Musophobia: Fear of rats and mice

Musophobia Fear of rats and mice

The animal world has managed to acquire a certain prominence in the catalog of phobias due to its wide range of species, sizes and colors.



Although the disproportionate, irrational and uncontrollable fear of animals is known as zoophobia, this article is aimed at a fairly specific subtype: musophobia, the fear of mice and rats.

Being animals so frowned upon by society due to their ability to transmit diseases , it is not surprising to find a high incidence rate of this phobia.


It is quite common to see people who, with the simple fact of naming these rodents, are capable of developing anxiety, stress and panic.

Some experts have determined that the age of onset of this psychopathy is between 7 and 9 years.

In addition, they assure that it is much more common in women, reaching up to 90% within the incidence rate; when fear refers only to mice, it is called suriphobia.

The sociocultural variables that have tipped the balance in a detrimental way for mice and rats are undeniable.

Exaltation of factors such as its ability to contaminate food or spread disease have made this phobia much more common.

Scenarios such as television programs and movies have a great impact on people in relation to musophobia, since they generally pose these animals from a negative perspective.

In summary, the most important factor when identifying the causes of this psychopathy is the acquired behavior.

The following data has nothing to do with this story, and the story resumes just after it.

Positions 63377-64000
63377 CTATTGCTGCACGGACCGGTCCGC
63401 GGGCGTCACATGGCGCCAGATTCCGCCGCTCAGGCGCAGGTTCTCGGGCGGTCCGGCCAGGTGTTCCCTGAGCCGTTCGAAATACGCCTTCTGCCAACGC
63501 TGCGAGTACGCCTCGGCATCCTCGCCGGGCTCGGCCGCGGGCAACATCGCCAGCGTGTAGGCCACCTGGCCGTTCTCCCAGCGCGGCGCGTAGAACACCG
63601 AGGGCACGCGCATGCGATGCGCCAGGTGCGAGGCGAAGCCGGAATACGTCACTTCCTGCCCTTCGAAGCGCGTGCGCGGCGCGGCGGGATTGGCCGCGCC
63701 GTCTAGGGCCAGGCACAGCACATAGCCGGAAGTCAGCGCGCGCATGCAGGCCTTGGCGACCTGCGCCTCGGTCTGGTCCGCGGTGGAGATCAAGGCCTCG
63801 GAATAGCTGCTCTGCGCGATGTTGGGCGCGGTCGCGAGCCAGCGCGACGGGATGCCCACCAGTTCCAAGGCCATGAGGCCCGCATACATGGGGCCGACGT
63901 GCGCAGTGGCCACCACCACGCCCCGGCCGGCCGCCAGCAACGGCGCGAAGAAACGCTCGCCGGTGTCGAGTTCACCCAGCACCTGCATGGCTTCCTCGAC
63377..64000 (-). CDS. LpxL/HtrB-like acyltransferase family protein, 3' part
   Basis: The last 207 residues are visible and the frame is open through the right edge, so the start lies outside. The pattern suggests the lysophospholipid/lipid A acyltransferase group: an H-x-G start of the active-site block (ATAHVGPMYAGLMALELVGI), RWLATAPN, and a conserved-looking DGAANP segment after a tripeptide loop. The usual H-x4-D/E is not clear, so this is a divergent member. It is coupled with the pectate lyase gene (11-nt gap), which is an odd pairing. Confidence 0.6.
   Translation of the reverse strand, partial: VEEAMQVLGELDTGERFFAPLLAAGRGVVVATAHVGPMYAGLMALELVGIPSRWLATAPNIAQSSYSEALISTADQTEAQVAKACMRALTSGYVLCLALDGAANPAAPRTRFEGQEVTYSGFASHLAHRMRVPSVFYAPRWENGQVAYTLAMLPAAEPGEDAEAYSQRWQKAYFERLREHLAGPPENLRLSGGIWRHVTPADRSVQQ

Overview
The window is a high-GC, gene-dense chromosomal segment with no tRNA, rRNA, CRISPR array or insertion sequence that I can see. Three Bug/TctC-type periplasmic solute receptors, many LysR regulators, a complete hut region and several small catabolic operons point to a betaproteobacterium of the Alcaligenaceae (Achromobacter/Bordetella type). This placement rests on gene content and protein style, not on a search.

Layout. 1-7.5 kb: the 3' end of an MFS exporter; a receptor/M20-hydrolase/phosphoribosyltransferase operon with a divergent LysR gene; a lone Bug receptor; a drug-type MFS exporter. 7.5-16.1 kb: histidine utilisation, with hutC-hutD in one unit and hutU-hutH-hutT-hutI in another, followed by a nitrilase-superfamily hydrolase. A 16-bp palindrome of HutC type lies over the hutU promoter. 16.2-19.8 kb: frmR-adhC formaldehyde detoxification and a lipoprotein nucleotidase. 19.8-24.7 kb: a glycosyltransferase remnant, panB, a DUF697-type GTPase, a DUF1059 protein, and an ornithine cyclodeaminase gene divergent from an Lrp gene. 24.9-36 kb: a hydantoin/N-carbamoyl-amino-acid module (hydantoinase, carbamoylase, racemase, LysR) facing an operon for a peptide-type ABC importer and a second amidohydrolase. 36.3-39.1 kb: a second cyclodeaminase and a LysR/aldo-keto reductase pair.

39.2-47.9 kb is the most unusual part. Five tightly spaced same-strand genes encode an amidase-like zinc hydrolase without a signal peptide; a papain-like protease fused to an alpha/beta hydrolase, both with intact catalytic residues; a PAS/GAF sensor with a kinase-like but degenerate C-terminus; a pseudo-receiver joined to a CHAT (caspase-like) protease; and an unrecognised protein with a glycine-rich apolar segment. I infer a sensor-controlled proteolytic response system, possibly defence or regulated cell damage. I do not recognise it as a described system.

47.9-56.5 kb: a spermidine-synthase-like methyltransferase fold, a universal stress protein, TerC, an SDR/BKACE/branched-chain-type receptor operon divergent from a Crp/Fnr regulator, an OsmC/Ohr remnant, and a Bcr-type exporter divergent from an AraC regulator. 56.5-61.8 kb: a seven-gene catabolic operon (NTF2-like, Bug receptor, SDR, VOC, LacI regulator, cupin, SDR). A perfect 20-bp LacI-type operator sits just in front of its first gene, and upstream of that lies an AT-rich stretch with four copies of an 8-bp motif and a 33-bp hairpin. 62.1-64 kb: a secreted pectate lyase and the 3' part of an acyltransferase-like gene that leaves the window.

It can be said that this phobia passes from generation to generation , with people not being aware of the predisposition that revolves around the animal.


As is often the case in phobias, symptoms can vary depending on the intensity of the disorder .

Among the most common behavioral characteristics (in addition to the avoidance of the feared object ) can be contemplated disgust towards mice and rats, as well as rejection towards the sound they emit .

As for the physical reactions of musophobia, nervousness, acceleration of the heart and respiratory rate, tremors, excessive sweating, among others, stand out.

In the worst case, the affected individual can suffer panic attacks and fainting spells.

Some of the symptoms could also be dizziness, stomach pain and dry mouth.

From the cognitive level, the phobia of rats and mice is characterized by maximizing negative thoughts in anticipation of contact with these animals.

In the mind of a musophobic, any situation associated with these rodents is taken out of context, giving them a character of real danger.


Despite the fact that this phobia is very common, it is not always necessary to seek help .

The reality is that musophobia does not prevent the individual from functioning normally, so it can often be ignored.

In the case of a person who wishes to overcome their fear, the most recommended treatment is gradual exposure therapy .

Using a controlled environment as a point of trust for the affected person, the rat or mouse is introduced so that it can adapt and lose fear.

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Alexa Clark specializes in Cognitive Behavioral Therapy. She has experience in listening and welcoming in Individual Therapy and Couples Therapy. It meets demands such as generalized anxiety, professional, love and family conflicts, stress, depression, sexual dysfunction, grief, and adolescents from 15 years of age. Over the years, She felt the need to conduct the psychotherapy sessions with subtlety since She understands that the psychologist acts as a facilitator of self-understanding and self-acceptance, valuing each person's respect, uniqueness, and acceptance.

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